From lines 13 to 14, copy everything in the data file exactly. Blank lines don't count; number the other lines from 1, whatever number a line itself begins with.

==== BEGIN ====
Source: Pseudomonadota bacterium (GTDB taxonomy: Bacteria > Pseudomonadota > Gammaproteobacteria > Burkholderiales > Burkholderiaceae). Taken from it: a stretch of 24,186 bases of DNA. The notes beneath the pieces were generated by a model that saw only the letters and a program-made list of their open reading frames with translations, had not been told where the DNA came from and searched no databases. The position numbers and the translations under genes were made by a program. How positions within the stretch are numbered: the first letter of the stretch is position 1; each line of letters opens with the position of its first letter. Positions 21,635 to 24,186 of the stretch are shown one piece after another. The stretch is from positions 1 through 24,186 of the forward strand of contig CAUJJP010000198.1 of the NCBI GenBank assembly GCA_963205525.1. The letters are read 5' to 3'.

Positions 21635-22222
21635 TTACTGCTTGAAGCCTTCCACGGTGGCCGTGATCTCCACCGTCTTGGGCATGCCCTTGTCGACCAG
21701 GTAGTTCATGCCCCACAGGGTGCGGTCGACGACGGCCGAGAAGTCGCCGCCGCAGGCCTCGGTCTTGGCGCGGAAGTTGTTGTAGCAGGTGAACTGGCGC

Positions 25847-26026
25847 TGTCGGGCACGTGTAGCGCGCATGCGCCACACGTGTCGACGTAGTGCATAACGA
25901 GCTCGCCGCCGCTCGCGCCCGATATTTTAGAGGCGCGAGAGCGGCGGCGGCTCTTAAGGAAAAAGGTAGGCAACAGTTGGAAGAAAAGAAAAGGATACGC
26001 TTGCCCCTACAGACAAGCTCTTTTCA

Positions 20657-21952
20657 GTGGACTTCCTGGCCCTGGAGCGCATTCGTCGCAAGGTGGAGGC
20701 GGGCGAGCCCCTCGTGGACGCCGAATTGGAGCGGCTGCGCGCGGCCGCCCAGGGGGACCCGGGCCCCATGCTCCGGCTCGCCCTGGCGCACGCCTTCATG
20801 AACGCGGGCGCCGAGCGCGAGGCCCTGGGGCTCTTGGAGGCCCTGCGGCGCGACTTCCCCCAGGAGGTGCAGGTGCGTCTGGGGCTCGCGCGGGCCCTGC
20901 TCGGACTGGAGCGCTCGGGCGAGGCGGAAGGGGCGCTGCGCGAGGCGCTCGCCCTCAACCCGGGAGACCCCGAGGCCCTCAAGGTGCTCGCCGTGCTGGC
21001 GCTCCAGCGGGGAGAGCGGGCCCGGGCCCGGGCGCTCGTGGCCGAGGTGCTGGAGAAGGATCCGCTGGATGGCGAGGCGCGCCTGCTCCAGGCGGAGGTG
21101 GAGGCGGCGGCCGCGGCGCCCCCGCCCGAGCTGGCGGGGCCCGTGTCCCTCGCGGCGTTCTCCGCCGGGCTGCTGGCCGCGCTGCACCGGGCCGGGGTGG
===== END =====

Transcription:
20901 TCGGACTGGAGCGCTCGGGCGAGGCGGAAGGGGCGCTGCGCGAGGCGCTCGCCCTCAACCCGGGAGACCCCGAGGCCCTCAAGGTGCTCGCCGTGCTGGC
21001 GCTCCAGCGGGGAGAGCGGGCCCGGGCCCGGGCGCTCGTGGCCGAGGTGCTGGAGAAGGATCCGCTGGATGGCGAGGCGCGCCTGCTCCAGGCGGAGGTG